MAIN MAN: Manchester City’s Pep Guardiola is one of the greatest managers the Premier League has ever seen. AFP Photo.
I’ve been dreading yesterday for an awful long time. I knew the day was coming, I could see the writing on the wall from afar, but despite all this, it is still hurt doing what I had to do.
You see, since July 23, when Liverpool beat Chelsea by five goals to three at Anfield and were crowned champions after the match, my Facebook profile picture has been a photo of a beaming Jordan Henderson holding the Premiership trophy aloft.
Not now Manchester City have reclaimed their prize. Now it’s something completely different and I do wonder will I ever be able to post a similar photograph again.
Liverpool’s problems this season have been much talked about, especially by me. You could argue the empty stadiums had an effect, injuries to key players, particularly Virgil van Dijk, and a huge dip in form of players who were out of this world the season before.
All that is true, for sure, but in reality, Liverpool have simply not been good enough and don’t deserve to be anywhere near champions City this time around.
A dreadful run of games at the start of the year sapped all confidence from the team and they never recovered to threaten City.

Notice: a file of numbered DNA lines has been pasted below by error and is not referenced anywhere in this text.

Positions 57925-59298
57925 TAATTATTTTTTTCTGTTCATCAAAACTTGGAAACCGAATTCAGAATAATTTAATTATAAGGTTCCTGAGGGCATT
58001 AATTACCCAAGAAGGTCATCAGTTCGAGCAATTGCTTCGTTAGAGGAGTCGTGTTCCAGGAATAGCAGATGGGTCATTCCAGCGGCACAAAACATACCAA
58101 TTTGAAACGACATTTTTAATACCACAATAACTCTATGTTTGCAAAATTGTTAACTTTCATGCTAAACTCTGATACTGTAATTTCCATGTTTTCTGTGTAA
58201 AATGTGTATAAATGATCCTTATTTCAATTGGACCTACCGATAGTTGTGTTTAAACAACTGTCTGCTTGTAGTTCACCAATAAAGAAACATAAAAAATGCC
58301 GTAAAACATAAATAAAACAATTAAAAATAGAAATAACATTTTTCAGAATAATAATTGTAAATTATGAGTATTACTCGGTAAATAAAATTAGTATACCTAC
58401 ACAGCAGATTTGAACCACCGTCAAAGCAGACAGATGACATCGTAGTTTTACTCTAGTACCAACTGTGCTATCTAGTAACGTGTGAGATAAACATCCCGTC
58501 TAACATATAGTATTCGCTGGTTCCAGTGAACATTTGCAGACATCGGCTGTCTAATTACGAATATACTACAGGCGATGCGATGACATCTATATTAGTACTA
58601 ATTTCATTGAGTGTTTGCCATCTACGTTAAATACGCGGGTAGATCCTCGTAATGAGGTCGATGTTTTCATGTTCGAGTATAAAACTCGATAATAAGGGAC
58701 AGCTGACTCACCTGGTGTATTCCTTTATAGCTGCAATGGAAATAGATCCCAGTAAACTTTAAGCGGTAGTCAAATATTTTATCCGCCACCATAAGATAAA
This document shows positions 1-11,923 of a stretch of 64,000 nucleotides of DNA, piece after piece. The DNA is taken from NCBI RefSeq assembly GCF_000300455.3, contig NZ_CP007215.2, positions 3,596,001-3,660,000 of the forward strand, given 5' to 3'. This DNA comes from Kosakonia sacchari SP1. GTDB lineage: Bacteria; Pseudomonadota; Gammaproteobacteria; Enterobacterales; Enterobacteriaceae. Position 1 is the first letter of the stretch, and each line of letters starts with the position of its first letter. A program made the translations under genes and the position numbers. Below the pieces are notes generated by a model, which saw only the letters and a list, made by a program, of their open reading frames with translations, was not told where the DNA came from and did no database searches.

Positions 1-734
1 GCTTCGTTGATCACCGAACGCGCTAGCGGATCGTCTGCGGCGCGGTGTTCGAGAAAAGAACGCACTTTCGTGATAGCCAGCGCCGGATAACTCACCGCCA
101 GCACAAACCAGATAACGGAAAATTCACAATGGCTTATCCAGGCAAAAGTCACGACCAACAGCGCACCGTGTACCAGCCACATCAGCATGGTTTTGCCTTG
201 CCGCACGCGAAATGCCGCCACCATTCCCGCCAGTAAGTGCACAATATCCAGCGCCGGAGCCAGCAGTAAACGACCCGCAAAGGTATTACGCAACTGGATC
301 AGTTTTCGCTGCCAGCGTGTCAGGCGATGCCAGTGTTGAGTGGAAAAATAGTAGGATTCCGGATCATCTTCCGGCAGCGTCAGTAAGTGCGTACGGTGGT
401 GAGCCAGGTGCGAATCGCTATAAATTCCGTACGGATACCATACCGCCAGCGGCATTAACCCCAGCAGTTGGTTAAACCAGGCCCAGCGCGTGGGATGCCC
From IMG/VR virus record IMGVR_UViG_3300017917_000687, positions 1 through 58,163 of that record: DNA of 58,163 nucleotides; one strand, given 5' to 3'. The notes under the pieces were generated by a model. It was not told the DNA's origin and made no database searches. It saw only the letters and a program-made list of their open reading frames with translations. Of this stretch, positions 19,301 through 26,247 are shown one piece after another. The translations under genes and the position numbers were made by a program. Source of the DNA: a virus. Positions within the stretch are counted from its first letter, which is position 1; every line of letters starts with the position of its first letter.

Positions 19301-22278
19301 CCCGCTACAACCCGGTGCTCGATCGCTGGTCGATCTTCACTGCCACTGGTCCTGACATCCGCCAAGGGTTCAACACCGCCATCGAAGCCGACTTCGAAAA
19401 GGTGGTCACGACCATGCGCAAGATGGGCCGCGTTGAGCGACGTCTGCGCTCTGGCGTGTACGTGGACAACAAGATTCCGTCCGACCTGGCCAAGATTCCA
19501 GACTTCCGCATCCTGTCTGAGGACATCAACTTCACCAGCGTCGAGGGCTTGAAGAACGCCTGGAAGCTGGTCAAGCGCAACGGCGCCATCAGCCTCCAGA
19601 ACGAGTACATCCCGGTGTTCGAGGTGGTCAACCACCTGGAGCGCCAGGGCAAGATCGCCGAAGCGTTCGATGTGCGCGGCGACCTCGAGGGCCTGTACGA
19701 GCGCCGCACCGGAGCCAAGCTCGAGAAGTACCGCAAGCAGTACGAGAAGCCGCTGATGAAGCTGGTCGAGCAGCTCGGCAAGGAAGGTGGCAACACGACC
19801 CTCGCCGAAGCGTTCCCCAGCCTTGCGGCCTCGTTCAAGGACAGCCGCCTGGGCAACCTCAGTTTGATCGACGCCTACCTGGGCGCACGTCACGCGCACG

But let’s face facts here. Manchester City this season have been simply breathtaking. This is now Pep Guardiola’s third title in four years, but for me, it’s been his best.
After their success in 2018-19, Pep needed a serious regroup. They won the league that year by the skin of their teeth and the likes of Vincent Kompany, a colossus of a defender, David Silva, one of the Premier League’s greatest ever imports, and all-time top scorer Sergio Aguero, were all the wrong side of 30 and on their way out.
Kompany left after that season, Silva played one more year at less than his best and Aguero stayed put for a few more seasons, but was never the same.
Pep never panicked, sure he spent a few quid, but a tweak here and there was all that was needed to turn his new side into champions again.
He was aided by the emergence of Phil Foden, his young English attacking midfielder and one of the best young players today.
The cynical among us, and yes, that includes me, could argue that the lack of supporters in stadiums had a lesser effect on City than others. Their fan base isn’t the best (sorry City fans) and playing without the benefit of a ‘twelfth man’ didn’t trouble Pep’s side as much as it would have done for say Liverpool.
And yes, while I’ve no doubt Spaniard Guardiola would have celebrated this week with a cheeky glass of Rioja or two, his season is far from complete.
On May 29 he takes his side to Istanbul’s Ataturk Olympic Stadium (unless the venue is changed between now and then) for the Champions League final, a trophy that still eludes him since taking over the reins at City.
Standing in his way are Chelsea, a side rejuvenated since the arrival of German Thomas Tuchel. With two English clubs going head to head for Europe’s top prize I have a sneaky suspicion it won’t be the best of games, but I fancy City to edge a tight affair.
If City are victorious, then Pep will for me be one of the best managers to ever grace the Premier League and someone who can almost be talked about in the same breath as Sir Alex Ferguson and Arsene Wenger. VNS